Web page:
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Corine Oggell interview

Corine Oggel, 2019 graduate, hydrogeologist 

Headshot of Corine Oggel

What is your current role and what does it involve?

After my degree in geology in UCD, I did a masters in hydrogeology in Birmingham. Since September 2020, I am working with an environmental consultancy based in Co. Carlow, in Ireland. My job involves doing groundwater risk assessments, environmental impact reports, and also pumping tests analysis, aquifer analysis, and nitrate loading assessments. I get to do both report writing and fieldwork, collecting samples and investigating different sites. I really enjoy it.

What's the thing you enjoy most about your current work?

I like seeing the application of it. I like getting to use the theory I have been learning and also apply it when I send out reports to people about their groundwater. Nitrate pollution is particularly interesting to me: assessing the pollution or contamination potential from nitrate and then figuring out how to remedy or mitigate it.

How do you use what you’ve learned in your degree in your present job?

I use my degree in ways that I didn't expect. Being able to work with cross sections and figure out how things work in 3D is so much more important than I realized when I was a student. Understanding the different ways in which rock formations were formed and how they relate to each other, as well as thinking in geological timescales, is very important and useful.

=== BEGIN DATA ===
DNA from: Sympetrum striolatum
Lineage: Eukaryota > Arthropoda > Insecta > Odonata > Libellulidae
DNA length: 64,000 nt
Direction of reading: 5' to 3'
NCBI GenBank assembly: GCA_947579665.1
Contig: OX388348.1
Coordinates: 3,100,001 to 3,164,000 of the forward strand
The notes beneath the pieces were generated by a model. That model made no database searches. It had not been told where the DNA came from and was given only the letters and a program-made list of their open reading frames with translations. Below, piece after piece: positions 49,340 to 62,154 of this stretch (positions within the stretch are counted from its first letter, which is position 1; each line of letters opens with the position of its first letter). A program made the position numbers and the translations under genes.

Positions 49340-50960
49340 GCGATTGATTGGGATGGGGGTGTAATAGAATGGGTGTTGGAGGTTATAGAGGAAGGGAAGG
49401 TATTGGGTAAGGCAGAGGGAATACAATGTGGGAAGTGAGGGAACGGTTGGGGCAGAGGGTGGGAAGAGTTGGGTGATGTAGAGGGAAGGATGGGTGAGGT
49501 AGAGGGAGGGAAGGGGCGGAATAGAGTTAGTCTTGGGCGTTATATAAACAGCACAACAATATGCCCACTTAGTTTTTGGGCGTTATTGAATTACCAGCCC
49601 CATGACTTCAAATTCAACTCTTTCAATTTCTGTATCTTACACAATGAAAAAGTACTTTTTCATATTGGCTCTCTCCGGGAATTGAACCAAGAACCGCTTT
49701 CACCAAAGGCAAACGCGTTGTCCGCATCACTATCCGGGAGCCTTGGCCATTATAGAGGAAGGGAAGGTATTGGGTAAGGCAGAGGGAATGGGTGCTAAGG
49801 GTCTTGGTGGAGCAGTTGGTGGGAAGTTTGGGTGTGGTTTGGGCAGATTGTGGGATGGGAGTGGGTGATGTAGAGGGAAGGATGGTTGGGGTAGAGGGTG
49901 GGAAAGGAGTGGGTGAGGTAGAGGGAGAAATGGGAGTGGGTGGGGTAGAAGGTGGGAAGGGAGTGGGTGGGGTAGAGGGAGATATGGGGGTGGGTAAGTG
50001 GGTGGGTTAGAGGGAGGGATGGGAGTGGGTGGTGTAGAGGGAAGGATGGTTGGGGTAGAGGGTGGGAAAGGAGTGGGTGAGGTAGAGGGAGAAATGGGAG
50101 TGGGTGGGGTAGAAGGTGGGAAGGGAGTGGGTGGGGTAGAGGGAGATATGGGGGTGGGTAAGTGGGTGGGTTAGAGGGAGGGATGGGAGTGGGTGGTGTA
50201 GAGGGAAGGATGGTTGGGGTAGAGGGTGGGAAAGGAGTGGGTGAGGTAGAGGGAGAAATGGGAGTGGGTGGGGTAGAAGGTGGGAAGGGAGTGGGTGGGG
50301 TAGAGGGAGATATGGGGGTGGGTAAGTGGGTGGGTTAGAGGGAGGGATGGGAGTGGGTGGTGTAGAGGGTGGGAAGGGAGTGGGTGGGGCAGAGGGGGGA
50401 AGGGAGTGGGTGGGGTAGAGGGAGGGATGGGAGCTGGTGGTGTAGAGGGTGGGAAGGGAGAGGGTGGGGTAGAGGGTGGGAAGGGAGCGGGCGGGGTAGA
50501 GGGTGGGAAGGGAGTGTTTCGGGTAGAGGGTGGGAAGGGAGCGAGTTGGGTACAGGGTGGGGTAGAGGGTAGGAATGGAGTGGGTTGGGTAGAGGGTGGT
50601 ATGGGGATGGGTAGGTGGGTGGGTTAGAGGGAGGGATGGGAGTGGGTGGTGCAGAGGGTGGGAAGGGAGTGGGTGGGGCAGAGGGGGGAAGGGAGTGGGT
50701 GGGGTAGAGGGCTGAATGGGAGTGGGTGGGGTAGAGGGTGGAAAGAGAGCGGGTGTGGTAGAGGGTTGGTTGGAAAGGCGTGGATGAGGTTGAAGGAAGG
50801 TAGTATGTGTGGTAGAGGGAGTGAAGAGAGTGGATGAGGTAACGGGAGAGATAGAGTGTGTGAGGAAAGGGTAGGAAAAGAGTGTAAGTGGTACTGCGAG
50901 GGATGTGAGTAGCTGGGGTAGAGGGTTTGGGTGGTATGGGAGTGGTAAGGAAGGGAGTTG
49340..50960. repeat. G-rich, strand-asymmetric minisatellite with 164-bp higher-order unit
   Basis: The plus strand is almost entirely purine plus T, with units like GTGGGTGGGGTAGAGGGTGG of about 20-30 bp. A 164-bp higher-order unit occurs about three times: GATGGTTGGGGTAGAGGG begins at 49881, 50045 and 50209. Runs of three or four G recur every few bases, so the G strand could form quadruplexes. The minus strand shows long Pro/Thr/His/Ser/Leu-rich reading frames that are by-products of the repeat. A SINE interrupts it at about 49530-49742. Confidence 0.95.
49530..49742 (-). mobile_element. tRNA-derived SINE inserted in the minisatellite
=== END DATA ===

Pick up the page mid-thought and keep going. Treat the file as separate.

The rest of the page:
What led you to study geology?

I came into science because it was so broad and there were so many options to choose from. In geology, I took all the field modules that I could and learned so much from them. I also took a module on how geology relates to the UN Sustainable Development Goals. I really enjoyed that - it was a really cool way of seeing how applicable geology is to everything. I chose to specialize in geology because it incorporated so many disciplines I was interested in. There was a bit of chemistry, a bit of biology, but also physics and maths. It was so broad. I loved the fieldtrips, even the day trips, because you got to actually see what you were learning.


How did you find UCD and living in Dublin?

I really enjoyed UCD. I think it was a great college. There were a lot of opportunities to do things and get involved and to meet people. The science course is kind of overwhelming at the start because there are so many people, and nobody's really going to be in all of their classes so there are a lot of people but there are also a lot of opportunities. I think it was a great university. I honestly feel like I got a great experience from it.


What led you to a masters in hydrogeology?

It was the variety that hydrogeology offers, since it incorporates the mathematical and chemical aspects of geology, as well as computer modeling. I really enjoy that. I also appreciate the applicability of hydrogeology - tackling very important current issues.


Is there any advice you would give to a student considering geology?

I would probably encourage them to take the first-year fieldwork module. I think that really showed me what geology actually was about. And, if at all possible, I would encourage them to take a chemistry module, because I feel like chemistry came into geology more than I realised.

Is there anything else that in terms of life in UCD

University life can seem daunting, but I'm definitely not the most outgoing person and I still managed to put myself out there and try different things. You get so much more out of college life if you try to get involved a little with societies and activities. For example, I joined the Relay for Life charity fundraiser for the Irish Cancer Society each year, and it's one of the best memories that I have from UCD.


What do you like to do outside of work?

Running, as it’s one of the only things I can still do due to COVID-19! I also like swimming and have taken up painting lately.